We should all be aware of DVT'S..especially with our mobility issues and affected circulation.
Symptoms of deep vein thrombosis (DVT)
In some cases of deep vein thrombosis (DVT) there may be no symptoms, but possible symptoms can include: -pain, swelling and tenderness in one of your legs (usually your calf) -a heavy ache in the affected area -warm skin in the area of the clot -redness of your skin, particularly at the back of your leg, below the knee
DVT usually (although not always) affects one leg. The pain may be made worse by bending your foot upward towards your knee. If DVT is not treated, a pulmonary embolism (a blood clot that has come away from its original site and become lodged in one of your lungs) may occur. If you have a pulmonary embolism, you may experience more serious symptoms such as: -breathlessness, which may come on gradually or suddenly -chest pain, which may become worse when you breathe in sudden collapse Both DVT and pulmonary embolism are serious conditions that require urgent investigation and treatment.
How to prevent blood clots (DVT'S) -Wear compression stockings that maintain pressure on the leg. -Sequential compression devices are used as well. These machines use bags of air to put pressure on the legs. -Blood thinners may be used in some cases. -Some individuals may have filters placed in their femoral artery. These filters stop the blood clots from reaching the lungs, heart and brain. -Raise your legs 6 inches above your heart from time to time. Do exercises your doctor gives you. -Change your position often, especially during a long trip. -Do not stand or sit for more than 1 hour at a time (depends on mobility). -Eat less salt. -Try not to bump or hurt your legs and try not to cross them. -Do not use pillows under your knees. -Raise the bottom of your bed 4 to 6 inches with blocks or books.
Ive had 3 DVT's all at the same time. One had developed pre-op due to my lack of mobility and the other two post op. I noticed that my calves and feet were swelling quite a lot and it was getting worse. I cant say that I felt pain in my leg/calf area but the area around my calves felt painful to touch. The problem with this is that I was also numb in places and hypersensitive around the skin on my legs so it was difficult to say wether this pain was due to DVT's or not. My advice would not be to wait until you present with all the symptoms but if you start suddenly with swelling or any of the other symptoms then get yourself to the doctors that day.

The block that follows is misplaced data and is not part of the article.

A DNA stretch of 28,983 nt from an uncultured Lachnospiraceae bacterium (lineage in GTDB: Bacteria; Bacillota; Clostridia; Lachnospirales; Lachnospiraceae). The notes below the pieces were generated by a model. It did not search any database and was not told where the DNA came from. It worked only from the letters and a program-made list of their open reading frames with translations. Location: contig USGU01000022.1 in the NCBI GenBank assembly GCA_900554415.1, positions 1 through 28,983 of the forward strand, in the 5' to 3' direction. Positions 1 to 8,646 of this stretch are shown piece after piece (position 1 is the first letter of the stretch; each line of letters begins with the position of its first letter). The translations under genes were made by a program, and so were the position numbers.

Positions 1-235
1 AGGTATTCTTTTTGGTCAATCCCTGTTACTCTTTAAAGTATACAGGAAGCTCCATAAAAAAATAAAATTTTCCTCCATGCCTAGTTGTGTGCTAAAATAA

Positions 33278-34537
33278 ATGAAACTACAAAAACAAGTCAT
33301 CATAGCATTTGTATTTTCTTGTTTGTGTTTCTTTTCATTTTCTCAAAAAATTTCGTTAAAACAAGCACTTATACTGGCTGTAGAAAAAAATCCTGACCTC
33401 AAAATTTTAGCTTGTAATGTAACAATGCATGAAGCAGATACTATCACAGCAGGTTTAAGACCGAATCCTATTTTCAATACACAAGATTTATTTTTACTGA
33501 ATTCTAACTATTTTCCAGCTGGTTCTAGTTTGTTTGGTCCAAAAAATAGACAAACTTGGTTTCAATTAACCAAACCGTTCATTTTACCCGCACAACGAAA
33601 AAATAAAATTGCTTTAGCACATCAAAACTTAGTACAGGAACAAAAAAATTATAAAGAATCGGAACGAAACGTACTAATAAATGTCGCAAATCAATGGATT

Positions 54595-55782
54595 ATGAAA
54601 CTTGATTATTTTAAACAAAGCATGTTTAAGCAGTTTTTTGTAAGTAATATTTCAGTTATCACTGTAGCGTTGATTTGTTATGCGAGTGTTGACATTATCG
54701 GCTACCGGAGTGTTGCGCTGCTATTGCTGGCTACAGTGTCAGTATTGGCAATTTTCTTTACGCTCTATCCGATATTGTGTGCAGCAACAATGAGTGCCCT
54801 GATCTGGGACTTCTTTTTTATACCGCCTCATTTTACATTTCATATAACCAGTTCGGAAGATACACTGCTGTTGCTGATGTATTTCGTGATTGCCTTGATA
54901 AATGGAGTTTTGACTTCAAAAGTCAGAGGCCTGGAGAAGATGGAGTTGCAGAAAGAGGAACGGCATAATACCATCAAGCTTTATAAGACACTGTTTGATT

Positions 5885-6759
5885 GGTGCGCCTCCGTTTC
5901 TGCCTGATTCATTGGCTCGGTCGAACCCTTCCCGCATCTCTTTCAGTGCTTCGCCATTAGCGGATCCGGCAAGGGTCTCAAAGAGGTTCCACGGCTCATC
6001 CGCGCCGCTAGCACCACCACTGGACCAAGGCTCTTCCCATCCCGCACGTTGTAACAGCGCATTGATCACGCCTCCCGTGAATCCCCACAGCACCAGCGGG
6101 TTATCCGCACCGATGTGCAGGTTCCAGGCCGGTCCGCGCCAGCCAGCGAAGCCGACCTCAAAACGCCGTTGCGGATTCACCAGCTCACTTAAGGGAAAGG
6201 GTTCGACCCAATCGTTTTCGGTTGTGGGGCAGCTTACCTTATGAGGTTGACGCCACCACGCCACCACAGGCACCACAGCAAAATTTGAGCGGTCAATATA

By the time I went, I already had one clot that had dislodged and was on its way to my heart...so im here by the grace of God.
I can remember when i stood that my feet and calf..especially the left one would balloon to a ridiculous size....gradually after a period of time on blood thinners the swelling decreased.
Now 2 years on im left with both calves swelling during the day if i dont spend a reasonably good time during the day with them raised on my bed. The left is always 2/3 cm's bigger than the left. The doctor said that this swelling will always be present now due to the damage to the veins...
I actually had this happen to me about 10 years ago. I had been back to work for awhile in a machine shop. I was a CNC machine set up man and operator. I had trouble with my legs one nite at work, they were swollen and very painful. I made it through the nite and was mowing my small yard the next day before going to work. I made a path about halfway down one side and my left calf locked up, I couldn't use it, my foot wouldn't pick up at the toes as normal. I shut the mower off and sat down on the tailgate to my truck. Rubbed my calf for a minute or two and it seemed to feel a bit better. So back to mowing. About halfway down the yard again my calf locked up. I shut the mower off and went inside and sat down to look at my calf. I took my shoes and socks off and there it was, my left foot was completely black. I called my Dr and he told me to come right in. I went right away. After getting into the exam room I was told to take off my shoes and socks and that the Dr would be right in. He came in looked at my left foot, felt for a pulse and ran out of the room. Not 2 minutes later he came back in with a note and sent me to the hospital ànd said that they wouldbe waiting for me. I was rushed up to a room examined by a heart surgeon on. They ran one test and had me signing papers and explaining to me about how dangerous what was going on was, I had a 99% blockage above my left knee and if not taken care of immediately I would lose my leg, and that I need to sign papers in case it broke loose during the angioplasty they would have to take my leg to save my life. I'm still here today thanks to them. That was also the last time that they would let me go back to work. I had been back to work 4 different times since my original back surgery in 1976. I hope that someone might read this and get something helpful out of it.